The Other Guy
by Bill Glose, 8/29/01

Michael Vick’s departure to the NFL created a quarterback controversy in Blacksburg. Most spirited conversations have swirled around a trio of talented freshmen expected to battle for the title of ‘quarterback of the future’ – Bryan Randall, Will Hunt, and Chris Clifton. Though each of these newcomers possesses great talent and will leave their marks on Virginia Tech, one QB has eluded most of the debate. That player passed for over 1000 yards and 13 touchdowns as a High School Junior. PrepStar rated him the number 2 quarterback in the Eastern Region and picked him as a preseason and postseason All-America. Most importantly though, he’s earned the coaches seal of approval and will be the Hokies' starting quarterback on September 1. I’m talking, of course, about Grant Noel.

With three years of practice and two years playing in the Hokie system, his experience is invaluable. Michael Vick was the number one quarterback in the country, and Noel had to work in his shadow. Little wonder that his hard work has gone unheralded. This year, he steps out from the shadow to take snaps under center, and if the preseason coach speak is any indication, Grant is ready to shine.

Coach Beamer says that he likes Noel’s toughness and leadership. Offensive Coordinator Rickey Bustle adds that Noel knows the system and has proven he’s a guy who can make plays when things break down – that he knows what he's doing and doesn't make mistakes. Beamer has often stated that the most important quality a quarterback can display is not making mistakes. No matter how much talent a high school quarterback possesses, he will make mistakes as he learns the complexities of the college system. Noel has been in the system long enough to be past those mistakes.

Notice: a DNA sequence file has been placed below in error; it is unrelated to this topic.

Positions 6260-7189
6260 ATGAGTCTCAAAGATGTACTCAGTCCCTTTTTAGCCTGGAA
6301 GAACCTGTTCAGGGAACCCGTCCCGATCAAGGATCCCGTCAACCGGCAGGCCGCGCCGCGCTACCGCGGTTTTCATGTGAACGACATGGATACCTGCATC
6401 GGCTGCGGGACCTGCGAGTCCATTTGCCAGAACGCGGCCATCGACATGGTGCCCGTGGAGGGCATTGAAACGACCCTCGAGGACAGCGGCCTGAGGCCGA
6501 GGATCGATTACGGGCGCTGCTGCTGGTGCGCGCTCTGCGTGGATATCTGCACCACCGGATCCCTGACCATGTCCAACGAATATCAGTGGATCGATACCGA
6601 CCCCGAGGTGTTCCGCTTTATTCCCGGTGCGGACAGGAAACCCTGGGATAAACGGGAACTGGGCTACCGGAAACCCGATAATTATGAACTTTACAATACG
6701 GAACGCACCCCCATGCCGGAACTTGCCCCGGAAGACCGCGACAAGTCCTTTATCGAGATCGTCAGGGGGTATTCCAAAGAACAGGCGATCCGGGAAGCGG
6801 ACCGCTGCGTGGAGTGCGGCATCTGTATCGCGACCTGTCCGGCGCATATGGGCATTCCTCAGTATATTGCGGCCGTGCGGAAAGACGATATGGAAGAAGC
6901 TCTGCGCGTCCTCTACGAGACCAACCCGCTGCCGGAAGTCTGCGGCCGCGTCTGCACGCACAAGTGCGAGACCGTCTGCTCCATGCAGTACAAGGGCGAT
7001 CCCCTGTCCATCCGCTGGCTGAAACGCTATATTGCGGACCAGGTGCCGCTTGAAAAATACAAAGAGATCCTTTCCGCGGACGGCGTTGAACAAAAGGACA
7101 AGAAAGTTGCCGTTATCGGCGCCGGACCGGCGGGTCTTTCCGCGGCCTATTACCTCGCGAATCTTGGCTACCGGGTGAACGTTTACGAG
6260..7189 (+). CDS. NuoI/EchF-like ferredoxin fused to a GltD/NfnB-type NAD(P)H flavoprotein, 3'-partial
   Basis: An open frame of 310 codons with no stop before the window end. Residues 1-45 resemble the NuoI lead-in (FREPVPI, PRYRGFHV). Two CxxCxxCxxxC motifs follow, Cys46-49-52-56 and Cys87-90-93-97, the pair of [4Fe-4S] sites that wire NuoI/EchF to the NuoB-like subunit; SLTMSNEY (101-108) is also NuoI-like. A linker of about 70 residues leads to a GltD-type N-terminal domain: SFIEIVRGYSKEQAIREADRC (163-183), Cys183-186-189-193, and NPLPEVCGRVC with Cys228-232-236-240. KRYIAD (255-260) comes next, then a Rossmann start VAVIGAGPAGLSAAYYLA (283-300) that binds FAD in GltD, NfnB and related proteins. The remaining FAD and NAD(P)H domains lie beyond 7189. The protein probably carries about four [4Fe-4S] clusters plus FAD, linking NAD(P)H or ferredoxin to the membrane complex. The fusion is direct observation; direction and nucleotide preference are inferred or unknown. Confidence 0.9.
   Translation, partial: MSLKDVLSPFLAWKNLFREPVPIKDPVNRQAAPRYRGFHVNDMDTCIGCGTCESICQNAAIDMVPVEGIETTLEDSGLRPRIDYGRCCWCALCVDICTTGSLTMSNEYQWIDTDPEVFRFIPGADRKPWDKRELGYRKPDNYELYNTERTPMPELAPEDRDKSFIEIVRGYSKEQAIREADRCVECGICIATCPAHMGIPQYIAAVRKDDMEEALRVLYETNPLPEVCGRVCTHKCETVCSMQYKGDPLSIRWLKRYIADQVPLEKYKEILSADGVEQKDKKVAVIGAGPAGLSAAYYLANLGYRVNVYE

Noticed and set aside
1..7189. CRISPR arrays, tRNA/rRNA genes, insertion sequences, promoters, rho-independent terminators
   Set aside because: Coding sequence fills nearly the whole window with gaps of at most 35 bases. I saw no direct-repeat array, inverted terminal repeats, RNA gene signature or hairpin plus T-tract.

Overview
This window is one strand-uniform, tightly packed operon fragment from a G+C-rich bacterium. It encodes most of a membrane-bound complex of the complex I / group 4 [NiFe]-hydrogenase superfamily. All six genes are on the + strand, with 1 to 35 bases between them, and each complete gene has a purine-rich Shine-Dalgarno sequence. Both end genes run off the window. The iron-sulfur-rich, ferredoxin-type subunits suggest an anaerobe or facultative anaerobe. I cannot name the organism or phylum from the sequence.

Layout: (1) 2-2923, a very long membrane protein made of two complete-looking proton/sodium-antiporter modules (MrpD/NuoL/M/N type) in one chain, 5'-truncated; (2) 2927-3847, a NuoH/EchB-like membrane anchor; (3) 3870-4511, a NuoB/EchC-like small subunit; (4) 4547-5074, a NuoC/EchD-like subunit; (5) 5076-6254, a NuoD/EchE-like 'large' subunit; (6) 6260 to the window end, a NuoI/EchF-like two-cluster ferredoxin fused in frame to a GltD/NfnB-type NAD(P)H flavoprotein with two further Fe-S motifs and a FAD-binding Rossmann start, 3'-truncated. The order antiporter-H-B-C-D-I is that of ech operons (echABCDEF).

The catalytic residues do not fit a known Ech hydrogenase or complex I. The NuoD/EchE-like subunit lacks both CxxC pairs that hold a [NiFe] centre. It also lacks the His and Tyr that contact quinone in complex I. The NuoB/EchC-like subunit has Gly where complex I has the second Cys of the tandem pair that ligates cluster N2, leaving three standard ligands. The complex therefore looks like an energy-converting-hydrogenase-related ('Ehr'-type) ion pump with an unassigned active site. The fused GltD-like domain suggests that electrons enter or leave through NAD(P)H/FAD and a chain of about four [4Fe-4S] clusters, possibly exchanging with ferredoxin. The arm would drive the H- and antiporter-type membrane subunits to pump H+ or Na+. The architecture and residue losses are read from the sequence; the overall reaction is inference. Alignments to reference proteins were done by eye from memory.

This won’t be the first time the nation’s best quarterback went on to the NFL and left fans worrying over his replacement. When Peyton Manning signed his pro contract, many Volunteer fans wondered who would fill his shoes and how the team would fare. The answer was that no one would fill his shoes and that the team would be just fine. Tee Martin took over the helm. He didn’t try to be the next Peyton Manning. Instead, he played inside his abilities and relied on help from the team. The result was a national championship for Tennessee. When Manning was quarterback at UT, he was the center of everything orange. How Peyton fared was how their team fared. But once he left, the team came together and played stronger than they had before. This presents a nice model for the Hokies to follow.

Virginia Tech can also look at their own team for examples. Virginia Tech was enamored with the exploits of the highly mobile Maurice DeShazo. After an incredible junior year, he was touted for the Heisman in ’94. When he left, no one really knew what to expect. Druckenmiller? Who the heck was that? Sure, he’d been in the system for a few years, but he hadn’t made any lasting impression. After the loss to Cincinnati, Hokies prepared themselves for a gloomy future. But the coaches proved, as they often do, that they knew more than the fans. They stuck with Druck, and the season became the turning point in the Frank Beamer era with VT’s first ever victory over Miami and a Sugar Bowl win over Texas.

Now it’s Noel’s turn, and he isn’t taking anything for granted. He, too, is an unknown commodity, and he knows that any mistake will come under scrutiny and receive heavy criticism. To limit errors, he stayed in Blacksburg throughout the summer to work on timing with the receivers and to get stronger. He says he lived in the weight room and can now throw farther than ever before. And now that practice has resumed, he has the added benefit of going against one of the toughest defenses in the country.

As with Vick’s first year as a starter, the schedule is tailored to develop a new quarterback, featuring a September slate that offers some leeway for mistakes. Additionally, a deep and talented stable of running backs and wide receivers will help ease his burden. Without such assistance, even the most talented QB can appear sloppy. Just ask last year’s starting quarterback for Rutgers, Mike McMahon.

So, what does that mean for this year? Corso’s prediction might once more ring true. But there’s a long season ahead, and as Frank Beamer has stated many times, we need to take things one game at a time. However, all the pieces are present for a great year – a spectacular defense, the nation’s best special teams unit, and a solid quarterback.

BILL GLOSE is a Virginia Tech graduate and a former paratrooper with the 82d Airborne Division. He is currently a full-time technical writer and editor of the magazine, Virginia Adversaria.


TSL Columnists Archives

TSL Home